Intermediate violin buying guide: 5 questions for consideration

 

 

People who have been playing violin for three to four years may be ready to upgrade to an intermediate instrument. We hope you can narrow down your search by reading and contemplating the following questions.

 

 1) What is an intermediate violin?

An intermediate violin should be a step up in terms of quality from a student violin. A student violin should be less than $1000 and many will be under the $500 mark. At this price point they will come as a complete package with case and bow. Generally, violins over the $1000 price point will not come with a case and bow, so this will have to be a consideration when looking at the total price you want to pay. A student violin will come with a student grade bow and should have decent strings. However, they will not be comparable to the quality of strings that intermediate violins are set up with.

Intermediate violins may be produced in China in the workshops of renowned luthiers like Scott Cao or Jay Haide. On the other hand they may be European made workshop violins like Helmut Illner violins or they may be vintage violins. In comparison, an advanced violin would include those such as Italian modern maker violins that are made by one maker, or under the direct guidance of a particular luthier, those with high grade European wood, or vintage violins attributed to a well- known maker. Their cost will range from $8000 to several hundred thousand.

 

Jay Haide Balestrieri Violin

Jay Haide Balestrieri Violin

 

2) Who is the player and what is the intended purpose?

 Some violins are natural soloist violins with a bright and bold sound that naturally suit players looking for a gutsy tone or who are playing solo. Others are subtler and more subdued and may be more suited to an orchestra. An adult who has discovered a new passion or is fulfilling a life-long dream may want to invest more money in a violin than a parent of a fourteen-year-old child. That of course, however depends on the fourteen-year-old child. Are they continuing violin as it is compulsory subject at school or is this a child who lives and breathes the violin and never has to be reminded to practise? The answer to this question should guide you on your next question…

 

3) What is your budget?

This is the first question that often stumps people. A very rough guideline would be to expect to pay between $1000 and $5000.  Whilst resale is always an option, violins priced in this range are not thought to be an investment in general and therefore we would encourage the player to choose what they like and what suits them rather than choosing something for the perceived value reflected in the asking price as, again, choosing a violin is personal.

 

4) Vintage or new?

There is a perception with some people that a vintage violin must be better than a new one. The answer is not that straight forward. An intermediate violin will generally be one commonly referred to as a ‘trade violin’. This term applies to violins that were produced in workshops with a specialist to work on each part of the violin. For example, someone who carved the scrolls, another person who carved out the back etc as opposed to one luthier producing all parts of the violin. This method of production came into prominence in the 19th and 20th centuries in Europe and was a much more cost-effective way of producing violins. This is to some extent reflected in their price as it is possible to buy a violin dating from, for example, 1880 for around $1200 to $1500. However fine examples of trade violins can also fetch in the vicinity of $10 000.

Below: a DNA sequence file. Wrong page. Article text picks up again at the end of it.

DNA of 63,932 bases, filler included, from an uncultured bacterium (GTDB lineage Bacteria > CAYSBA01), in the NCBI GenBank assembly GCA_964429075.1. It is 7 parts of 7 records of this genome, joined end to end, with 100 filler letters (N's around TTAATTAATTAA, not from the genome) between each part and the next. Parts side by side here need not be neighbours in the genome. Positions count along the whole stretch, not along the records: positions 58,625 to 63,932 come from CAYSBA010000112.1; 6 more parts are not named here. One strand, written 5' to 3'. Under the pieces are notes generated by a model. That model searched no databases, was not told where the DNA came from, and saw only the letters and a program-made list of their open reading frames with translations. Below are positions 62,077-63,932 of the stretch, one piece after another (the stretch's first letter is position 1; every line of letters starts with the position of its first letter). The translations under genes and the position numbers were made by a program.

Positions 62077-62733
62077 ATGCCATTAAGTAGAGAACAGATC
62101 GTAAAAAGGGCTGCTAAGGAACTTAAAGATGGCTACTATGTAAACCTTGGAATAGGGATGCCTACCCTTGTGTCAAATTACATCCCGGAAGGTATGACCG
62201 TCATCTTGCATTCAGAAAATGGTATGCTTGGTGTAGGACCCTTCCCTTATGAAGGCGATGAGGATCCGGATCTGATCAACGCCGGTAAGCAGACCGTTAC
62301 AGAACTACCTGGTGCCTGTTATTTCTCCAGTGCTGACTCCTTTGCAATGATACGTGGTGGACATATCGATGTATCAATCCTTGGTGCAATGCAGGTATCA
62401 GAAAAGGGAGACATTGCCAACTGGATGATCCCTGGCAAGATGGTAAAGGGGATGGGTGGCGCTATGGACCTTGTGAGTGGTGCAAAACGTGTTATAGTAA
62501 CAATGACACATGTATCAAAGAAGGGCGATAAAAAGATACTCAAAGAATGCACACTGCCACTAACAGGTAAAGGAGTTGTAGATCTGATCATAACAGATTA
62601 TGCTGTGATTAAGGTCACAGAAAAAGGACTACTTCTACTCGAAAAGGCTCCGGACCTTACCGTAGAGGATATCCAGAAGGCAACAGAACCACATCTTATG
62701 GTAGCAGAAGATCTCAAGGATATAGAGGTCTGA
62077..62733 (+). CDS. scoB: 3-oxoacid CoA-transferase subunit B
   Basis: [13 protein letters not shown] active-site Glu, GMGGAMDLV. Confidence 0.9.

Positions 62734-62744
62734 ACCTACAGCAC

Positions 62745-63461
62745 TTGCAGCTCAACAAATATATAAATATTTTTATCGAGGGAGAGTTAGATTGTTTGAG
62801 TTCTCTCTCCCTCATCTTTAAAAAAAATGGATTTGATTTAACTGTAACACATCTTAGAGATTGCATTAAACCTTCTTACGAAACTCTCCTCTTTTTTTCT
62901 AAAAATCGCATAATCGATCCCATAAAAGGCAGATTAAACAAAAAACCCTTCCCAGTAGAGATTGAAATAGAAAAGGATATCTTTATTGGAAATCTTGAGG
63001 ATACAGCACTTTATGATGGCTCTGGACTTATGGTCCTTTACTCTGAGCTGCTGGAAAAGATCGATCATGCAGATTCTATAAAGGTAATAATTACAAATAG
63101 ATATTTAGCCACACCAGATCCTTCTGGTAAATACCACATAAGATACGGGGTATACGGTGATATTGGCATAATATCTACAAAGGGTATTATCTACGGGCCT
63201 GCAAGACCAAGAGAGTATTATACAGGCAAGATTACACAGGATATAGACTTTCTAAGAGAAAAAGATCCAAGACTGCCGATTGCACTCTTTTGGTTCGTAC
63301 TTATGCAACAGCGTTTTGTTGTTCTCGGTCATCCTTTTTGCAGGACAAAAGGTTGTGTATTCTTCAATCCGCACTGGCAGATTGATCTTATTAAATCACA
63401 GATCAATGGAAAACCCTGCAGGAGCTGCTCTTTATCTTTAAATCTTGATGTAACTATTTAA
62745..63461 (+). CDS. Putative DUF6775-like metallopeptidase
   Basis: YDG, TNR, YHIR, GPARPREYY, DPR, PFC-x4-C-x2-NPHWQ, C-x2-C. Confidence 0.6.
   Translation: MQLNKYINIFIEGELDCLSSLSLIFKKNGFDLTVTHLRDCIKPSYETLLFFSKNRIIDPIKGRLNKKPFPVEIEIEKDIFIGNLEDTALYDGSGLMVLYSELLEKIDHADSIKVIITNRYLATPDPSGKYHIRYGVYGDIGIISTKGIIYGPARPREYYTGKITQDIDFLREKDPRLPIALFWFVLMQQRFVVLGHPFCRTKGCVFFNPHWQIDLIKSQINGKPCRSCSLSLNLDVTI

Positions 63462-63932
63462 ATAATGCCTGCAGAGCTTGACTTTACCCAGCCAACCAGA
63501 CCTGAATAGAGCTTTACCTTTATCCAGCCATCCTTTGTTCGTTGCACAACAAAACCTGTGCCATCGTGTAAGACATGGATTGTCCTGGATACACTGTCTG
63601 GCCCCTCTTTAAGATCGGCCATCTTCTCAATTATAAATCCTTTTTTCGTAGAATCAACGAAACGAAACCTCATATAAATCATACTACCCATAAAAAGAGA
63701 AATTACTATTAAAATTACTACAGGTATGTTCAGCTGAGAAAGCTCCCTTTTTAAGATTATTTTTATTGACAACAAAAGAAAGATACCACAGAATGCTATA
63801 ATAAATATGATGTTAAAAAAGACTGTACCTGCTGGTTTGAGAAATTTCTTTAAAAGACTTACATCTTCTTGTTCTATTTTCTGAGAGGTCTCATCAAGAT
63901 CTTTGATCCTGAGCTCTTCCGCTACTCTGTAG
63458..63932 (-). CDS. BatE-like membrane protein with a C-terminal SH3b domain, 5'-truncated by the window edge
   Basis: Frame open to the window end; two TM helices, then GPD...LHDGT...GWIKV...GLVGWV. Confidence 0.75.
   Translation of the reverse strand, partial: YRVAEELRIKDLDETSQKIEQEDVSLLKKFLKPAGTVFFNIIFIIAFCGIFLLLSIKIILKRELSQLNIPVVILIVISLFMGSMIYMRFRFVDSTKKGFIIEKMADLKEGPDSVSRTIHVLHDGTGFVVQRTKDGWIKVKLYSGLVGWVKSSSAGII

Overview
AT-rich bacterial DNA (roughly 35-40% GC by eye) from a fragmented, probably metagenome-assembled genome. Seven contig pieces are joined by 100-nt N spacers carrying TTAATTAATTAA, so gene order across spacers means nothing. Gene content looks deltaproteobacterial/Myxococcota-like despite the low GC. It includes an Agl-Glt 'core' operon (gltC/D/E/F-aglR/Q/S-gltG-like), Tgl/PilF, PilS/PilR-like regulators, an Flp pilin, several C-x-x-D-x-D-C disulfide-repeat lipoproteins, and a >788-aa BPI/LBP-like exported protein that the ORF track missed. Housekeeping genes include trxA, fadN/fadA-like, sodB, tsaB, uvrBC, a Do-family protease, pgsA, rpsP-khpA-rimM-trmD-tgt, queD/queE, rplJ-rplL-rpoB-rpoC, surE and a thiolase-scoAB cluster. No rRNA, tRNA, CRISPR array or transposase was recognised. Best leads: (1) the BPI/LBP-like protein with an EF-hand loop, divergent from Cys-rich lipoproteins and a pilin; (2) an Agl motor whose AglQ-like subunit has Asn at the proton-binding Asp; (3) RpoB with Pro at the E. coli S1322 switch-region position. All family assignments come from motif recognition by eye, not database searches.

The advantage that vintage violins do have over modern violins is that the wood has had time to age and season. As a result, this can produce a beautifully warm and rounded tone. Conversely, we often find that some of our trade violins lack the evenness of their modern counterparts. For example they may possess a mellow and honeyed tone on the G string and a duller, less remarkable tone on the D string. Modern violins also have a potential sound value that has to be taken into consideration as violins do develop and take on richer characteristics after they have been played in for several months. The other advantage of modern violins is that the reputation of the maker, place of origin etc is known, whilst there is always a degree of speculation involved in attributing the maker, country, year, etc of vintage violins. In short, we strongly advise potential buyers to try both and to go with the violin that speaks to them.

 

Jay Haide Guarneri Euro Wood Violin

5) What else do I need?

As discussed previously, intermediate violins generally come without a case and bow. Student violin bows start from $59 and, whilst adequate, would not usually do justice to an intermediate violin. We would recommend anything from a Brazilwood bow at $99 or greater in terms of value/ quality. Whilst it is possible to spend thousands on the bow itself, we advise the spending priorities to go on the instrument first, the bow second (as it does affect the ease of playing) and the case last. Cases start at $99. More expensive models of case would include European made cases, carbon fibre or leather cases.  Keeping aside an extra $200 to $300 should allow for provision of a decent intermediate bow and case.

 

 

Buying an intermediate violin requires some time. It is a larger and more important purchase than that of a student violin and reflects the input and hard work of the player in achieving advancement in their playing. An intermediate violin is a completely personal choice. However, reflecting upon the purpose, the player, your budget, the types of violins available and what else you may need, will help when it comes time to upgrade – as we, of course, will too!